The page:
What Is Sexual Dysfunction?

What Is Sexual Dysfunction?

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  • Overview


    Sexual dysfunction is when you have a problem that prevents you from wanting or enjoying sexual activity. It can happen anytime, from that first blush of excitement to orgasm. Men and women of all ages experience sexual dysfunction, although the chances increase as we get older.

    Stress is a common cause of sexual dysfunction. It’s hard to feel sexy or be in the mood when you’re fatigued or overwhelmed. Sexual trauma or psychological issues can cause sexual dysfunction. So can diabetes, heart disease, or other medical conditions. Drug and alcohol use and certain medications can also be contributing factors.

  • When Does a Bad Night Become a Disorder?

    When Does a Bad Night Become a Disorder?

    Sexual dysfunction can be divided into four categories. None of these should be considered a disorder unless it happens regularly and makes you unhappy.

    Desire disorder: It’s okay not to be in the mood sometimes. Desire disorder is when you have little or no interest in sexual relations on an ongoing basis.

    Arousal disorder: You’re emotionally in the mood, but your body is just not into it.

    Orgasm disorder: You’re totally into it, but your inability to climax leaves you frustrated.

    Pain disorder: It hurts when you have intercourse. 

  • Libido Lowdown

    Libido Lowdown

    In men, low levels of testosterone can cause loss of libido (sexual desire). In women, low estrogen or testosterone levels can affect desire. Hormonal changes following childbirth, breastfeeding, and menopause can interfere with a woman’s interest in sex. Other physical causes include high blood pressure, diabetes, and certain medications.

    Relationship problems and sexual inhibitions can be a turnoff. So can stress, fatigue, and fear of pregnancy.

  • Sexual Dysfunction in Men: Erectile Dysfunction

    Sexual Dysfunction in Men: Erectile Dysfunction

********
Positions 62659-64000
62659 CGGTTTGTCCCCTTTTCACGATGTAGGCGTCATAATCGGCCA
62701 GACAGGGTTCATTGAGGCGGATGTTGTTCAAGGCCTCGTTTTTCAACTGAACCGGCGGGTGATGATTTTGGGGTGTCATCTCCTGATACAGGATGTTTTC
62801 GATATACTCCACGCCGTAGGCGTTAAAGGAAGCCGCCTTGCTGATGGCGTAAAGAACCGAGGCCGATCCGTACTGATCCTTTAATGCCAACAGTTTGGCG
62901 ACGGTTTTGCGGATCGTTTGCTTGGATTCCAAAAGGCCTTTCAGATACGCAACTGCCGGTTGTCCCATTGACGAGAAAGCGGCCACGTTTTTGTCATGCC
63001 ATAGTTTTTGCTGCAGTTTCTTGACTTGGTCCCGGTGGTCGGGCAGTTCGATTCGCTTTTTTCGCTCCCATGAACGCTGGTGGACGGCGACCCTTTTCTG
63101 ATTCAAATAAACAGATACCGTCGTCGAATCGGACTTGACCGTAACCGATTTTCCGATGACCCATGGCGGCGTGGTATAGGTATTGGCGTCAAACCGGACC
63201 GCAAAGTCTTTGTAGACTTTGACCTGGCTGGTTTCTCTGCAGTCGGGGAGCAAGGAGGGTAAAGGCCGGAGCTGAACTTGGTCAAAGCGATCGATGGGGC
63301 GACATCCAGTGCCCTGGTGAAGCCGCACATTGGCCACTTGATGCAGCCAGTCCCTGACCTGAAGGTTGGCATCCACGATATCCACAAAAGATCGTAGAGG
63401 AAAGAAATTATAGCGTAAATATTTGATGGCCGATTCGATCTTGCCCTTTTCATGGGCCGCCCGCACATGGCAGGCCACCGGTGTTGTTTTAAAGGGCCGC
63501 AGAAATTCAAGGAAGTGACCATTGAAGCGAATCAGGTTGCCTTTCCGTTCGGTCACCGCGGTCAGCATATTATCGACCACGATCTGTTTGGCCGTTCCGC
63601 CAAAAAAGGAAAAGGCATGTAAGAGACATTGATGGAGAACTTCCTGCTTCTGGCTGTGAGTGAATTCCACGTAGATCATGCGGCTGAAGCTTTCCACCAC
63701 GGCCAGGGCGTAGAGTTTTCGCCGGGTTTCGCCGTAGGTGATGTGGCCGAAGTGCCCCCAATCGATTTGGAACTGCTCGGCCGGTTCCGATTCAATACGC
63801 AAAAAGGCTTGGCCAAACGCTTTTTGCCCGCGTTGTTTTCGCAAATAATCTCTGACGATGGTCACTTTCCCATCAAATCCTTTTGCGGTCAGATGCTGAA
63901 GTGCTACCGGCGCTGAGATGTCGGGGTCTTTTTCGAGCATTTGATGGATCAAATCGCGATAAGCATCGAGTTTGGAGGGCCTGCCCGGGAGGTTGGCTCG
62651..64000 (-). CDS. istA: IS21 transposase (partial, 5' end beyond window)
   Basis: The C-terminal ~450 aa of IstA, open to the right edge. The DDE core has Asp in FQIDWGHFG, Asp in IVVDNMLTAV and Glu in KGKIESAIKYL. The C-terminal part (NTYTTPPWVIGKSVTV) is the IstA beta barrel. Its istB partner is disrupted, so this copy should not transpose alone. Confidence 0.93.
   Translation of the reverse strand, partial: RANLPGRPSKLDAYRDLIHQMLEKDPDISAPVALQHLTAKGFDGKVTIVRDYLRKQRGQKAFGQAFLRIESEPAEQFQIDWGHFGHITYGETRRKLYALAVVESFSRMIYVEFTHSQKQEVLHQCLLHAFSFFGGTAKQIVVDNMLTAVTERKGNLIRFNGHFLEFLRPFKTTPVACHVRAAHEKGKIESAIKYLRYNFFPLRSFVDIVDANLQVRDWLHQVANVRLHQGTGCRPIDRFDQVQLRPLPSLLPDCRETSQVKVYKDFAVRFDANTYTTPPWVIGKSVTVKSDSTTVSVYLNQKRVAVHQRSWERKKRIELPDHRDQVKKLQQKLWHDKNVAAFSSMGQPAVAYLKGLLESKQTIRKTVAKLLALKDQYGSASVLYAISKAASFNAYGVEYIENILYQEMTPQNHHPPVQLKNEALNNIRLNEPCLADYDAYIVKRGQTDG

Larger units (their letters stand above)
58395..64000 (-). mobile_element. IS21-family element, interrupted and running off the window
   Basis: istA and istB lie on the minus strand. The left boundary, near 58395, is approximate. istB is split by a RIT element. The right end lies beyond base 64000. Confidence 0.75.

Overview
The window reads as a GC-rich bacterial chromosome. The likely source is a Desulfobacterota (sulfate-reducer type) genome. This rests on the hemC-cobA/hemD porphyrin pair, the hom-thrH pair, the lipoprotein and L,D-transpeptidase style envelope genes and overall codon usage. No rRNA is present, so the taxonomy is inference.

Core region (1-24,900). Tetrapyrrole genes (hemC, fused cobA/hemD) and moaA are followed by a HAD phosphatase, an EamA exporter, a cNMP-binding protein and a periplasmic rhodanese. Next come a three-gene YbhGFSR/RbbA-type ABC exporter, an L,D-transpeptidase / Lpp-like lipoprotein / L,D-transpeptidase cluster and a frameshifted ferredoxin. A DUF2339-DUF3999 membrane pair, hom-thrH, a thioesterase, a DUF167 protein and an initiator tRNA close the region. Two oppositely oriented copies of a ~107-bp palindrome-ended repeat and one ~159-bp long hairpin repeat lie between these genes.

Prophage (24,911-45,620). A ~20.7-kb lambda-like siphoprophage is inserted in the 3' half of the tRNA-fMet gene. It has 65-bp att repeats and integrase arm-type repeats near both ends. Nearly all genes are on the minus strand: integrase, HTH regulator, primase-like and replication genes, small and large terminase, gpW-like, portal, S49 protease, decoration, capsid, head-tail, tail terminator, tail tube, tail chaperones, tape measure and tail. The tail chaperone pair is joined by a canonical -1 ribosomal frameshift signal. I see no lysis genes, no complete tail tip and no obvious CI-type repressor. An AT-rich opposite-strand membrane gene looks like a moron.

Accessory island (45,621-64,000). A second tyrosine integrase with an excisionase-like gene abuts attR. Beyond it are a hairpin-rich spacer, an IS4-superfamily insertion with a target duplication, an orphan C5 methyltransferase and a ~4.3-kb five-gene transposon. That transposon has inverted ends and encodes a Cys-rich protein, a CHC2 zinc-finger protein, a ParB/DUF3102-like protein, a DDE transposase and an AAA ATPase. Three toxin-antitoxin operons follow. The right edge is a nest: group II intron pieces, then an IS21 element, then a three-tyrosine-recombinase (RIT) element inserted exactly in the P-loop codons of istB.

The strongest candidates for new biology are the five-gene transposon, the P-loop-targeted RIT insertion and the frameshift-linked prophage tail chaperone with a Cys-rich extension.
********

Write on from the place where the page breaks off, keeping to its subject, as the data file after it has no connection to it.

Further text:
Erectile dysfunction (ED) is when a man cannot achieve or maintain an erection appropriate for intercourse. This can be due to a problem with blood flow, a nerve disorder, or injury to the penis. It can also be brought about by psychological problems, like stress or depression, or by relationship issues.

    Other causes of ED include Peyronie’s disease, chronic illness, and some medications. Ongoing ED can create a cycle of anxiety and embarrassment. 

  • Sexual Dysfunction in Men: Ejaculation Disorders

    Sexual Dysfunction in Men: Ejaculation Disorders

    When ejaculation happens before or immediately after penetration, it is called premature ejaculation. This is often a consequence of performance anxiety. It can also be due to other psychological stressors or sexual inhibitions. Nerve or spinal cord damage and certain medications can interfere with normal ejaculation.

    Inhibited ejaculation is when you can’t ejaculate at all. Some men, particularly those who have diabetic neuropathy, experience something called retrograde ejaculation. During orgasm, ejaculation enters the bladder instead of exiting out of the penis.

  • Sexual Dysfunction in Women: Pain and Discomfort

    Sexual Dysfunction in Women: Pain and Discomfort

    Many things can cause pain during sexual activity. Inadequate lubrication and tense vaginal muscles make penetration painful. Involuntary vaginal muscle spasms (vaginismus) can make intercourse hurt. These may be symptoms of neurological, urinary tract, or bowel disorders.